OPINION: Stop Wasteful Spending During a Fiscal Crisis
Published in the Alaska Dispatch News, Juneau Empire, and Fairbanks Daily News-Miner – May 2016
By Rep. Ivy Spohnholz (D-Anchorage)
As the newest member of Alaska’s Legislature, there have been a lot of things that have surprised me about our political process. One of the biggest surprises has been the disconnect between our fiscal situation and some of our spending decisions. This was made crystal clear for me on March 10, 2016, which was my first day in the legislature, when we voted on the proposed budget.
The FY 2017 Operating Budget that passed the House included a cut of $283 million. Meanwhile, the House Majority has rejected every attempt to claw back funding for megaprojects like the Ambler Road ($8.5 million), Juneau Access Road ($15.1 million), Bragaw Road Extension ($18.9 million), and the Knik Arm Bridge ($5 million). These four projects alone totaled $47.2 million, which could have funded items like the University of Alaska, completion of the school in Kivalina, and proven pre-kindergarten programs.
I and my colleagues in the Alaska Independent Democratic Coalition voted in favor of putting those funds towards the operating budget, in light of our tough budget situation. We can always come back to these projects later when our fiscal situation is better. There is no urgency to complete any of these projects, and certainly not while we don’t know how we are going to fund our most basic, constitutionally mandated services like public safety, health, public education, and fish and game management.
When I think about what could be done to meet these constitutionally mandated responsibilities with the $47.2 million that these megaprojects represent, I get a little frustrated. We could be using that money in better ways.
- The public school in Kivalina only needs $7 million to be fully funded and begin construction. This will help prevent additional lawsuits associated with the Kasayulie Settlement, which was the result of the legislature not fully funding the school in Kivalina for years on end. Let’s end the lawsuit and meet our obligations to the children of Kivalina by funding this school.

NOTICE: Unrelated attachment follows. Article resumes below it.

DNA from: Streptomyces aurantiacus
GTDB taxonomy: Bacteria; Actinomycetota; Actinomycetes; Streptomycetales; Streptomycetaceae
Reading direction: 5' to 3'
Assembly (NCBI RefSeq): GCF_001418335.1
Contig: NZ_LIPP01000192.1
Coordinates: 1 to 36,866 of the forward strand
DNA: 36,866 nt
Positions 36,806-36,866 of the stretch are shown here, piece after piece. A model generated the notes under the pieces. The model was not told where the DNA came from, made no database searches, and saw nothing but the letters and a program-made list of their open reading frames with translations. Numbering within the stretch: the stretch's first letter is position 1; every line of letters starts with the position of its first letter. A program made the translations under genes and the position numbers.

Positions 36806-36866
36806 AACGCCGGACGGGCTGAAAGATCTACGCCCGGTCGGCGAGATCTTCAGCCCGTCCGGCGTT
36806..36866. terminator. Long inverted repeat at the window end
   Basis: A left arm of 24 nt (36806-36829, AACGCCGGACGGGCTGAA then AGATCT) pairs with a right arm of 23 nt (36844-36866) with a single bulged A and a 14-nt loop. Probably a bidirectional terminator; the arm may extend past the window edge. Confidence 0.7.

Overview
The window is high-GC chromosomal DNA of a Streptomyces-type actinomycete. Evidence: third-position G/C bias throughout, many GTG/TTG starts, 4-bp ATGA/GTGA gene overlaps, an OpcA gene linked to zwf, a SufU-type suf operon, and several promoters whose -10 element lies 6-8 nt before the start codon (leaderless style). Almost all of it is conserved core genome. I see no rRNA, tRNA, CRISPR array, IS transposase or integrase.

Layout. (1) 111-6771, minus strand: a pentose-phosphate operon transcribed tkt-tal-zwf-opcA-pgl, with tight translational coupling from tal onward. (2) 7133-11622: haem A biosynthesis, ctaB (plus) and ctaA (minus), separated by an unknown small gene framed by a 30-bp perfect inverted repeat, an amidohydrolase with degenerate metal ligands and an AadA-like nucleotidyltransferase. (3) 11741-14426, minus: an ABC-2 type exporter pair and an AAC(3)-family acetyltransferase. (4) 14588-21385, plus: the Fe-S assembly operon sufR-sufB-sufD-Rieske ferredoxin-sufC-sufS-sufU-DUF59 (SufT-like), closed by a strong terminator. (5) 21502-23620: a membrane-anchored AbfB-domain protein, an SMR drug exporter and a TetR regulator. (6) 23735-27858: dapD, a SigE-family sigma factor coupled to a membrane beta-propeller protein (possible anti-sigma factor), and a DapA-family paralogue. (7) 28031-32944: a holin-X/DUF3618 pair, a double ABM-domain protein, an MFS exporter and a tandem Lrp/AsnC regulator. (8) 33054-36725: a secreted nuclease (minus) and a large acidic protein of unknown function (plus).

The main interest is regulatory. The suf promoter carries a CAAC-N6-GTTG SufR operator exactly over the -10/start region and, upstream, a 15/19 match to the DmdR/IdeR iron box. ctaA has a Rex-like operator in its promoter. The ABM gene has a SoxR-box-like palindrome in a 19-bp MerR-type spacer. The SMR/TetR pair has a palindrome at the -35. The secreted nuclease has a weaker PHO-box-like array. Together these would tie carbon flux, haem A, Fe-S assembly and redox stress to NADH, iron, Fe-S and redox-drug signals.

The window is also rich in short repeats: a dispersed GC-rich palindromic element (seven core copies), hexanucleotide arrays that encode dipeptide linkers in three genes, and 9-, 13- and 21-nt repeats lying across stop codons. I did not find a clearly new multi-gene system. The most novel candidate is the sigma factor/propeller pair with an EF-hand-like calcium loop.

- The House Republicans proposed to cut the University of Alaska budget by $35 million on top of a $15 million cut by Governor Walker. A cut of $50 million to the University budget means a 22% total reduction and about 500 lost jobs. Those are real jobs held by Alaskans throughout our state and these losses will have a real, negative impact on our economy. Think also about the loss to our state from all of the students who will no longer have confidence that they can get a quality college education and choose to go elsewhere. That is a loss that could set us back a generation in terms of economic innovation.
- Studies have shown that the single most effective use of education dollars is pre-kindergarten. You get the highest return on investment by investing in kids before they even get to kindergarten. The budget that the Republican-led Majorities in the House and Senate put forward cut $2.8 million in early education funding, including the highly cost-effective Parents as Teachers and Best Beginnings programs.
Funding these three items, which all fall under our Constitutional mandate, would cost a sum total of $44.8 million. That’s millions less than the wasteful megaprojects we are spending money on like the Ambler and Juneau Roads, the Bragaw Extension, and the Knik Arm Bridge.
In this tight budget year, we should do the responsible thing and push the pause button on these untimely megaprojects. Doing so would put tens of millions of dollars to use funding essential services. I can’t think of anything that would be more fiscally responsible in these tight budget times.
Rep. Ivy Spohnholz (D-Anchorage) was appointed to the House of Representatives seat for District 16 by Governor Bill Walker following the untimely passing of the late Rep. Max Gruenberg.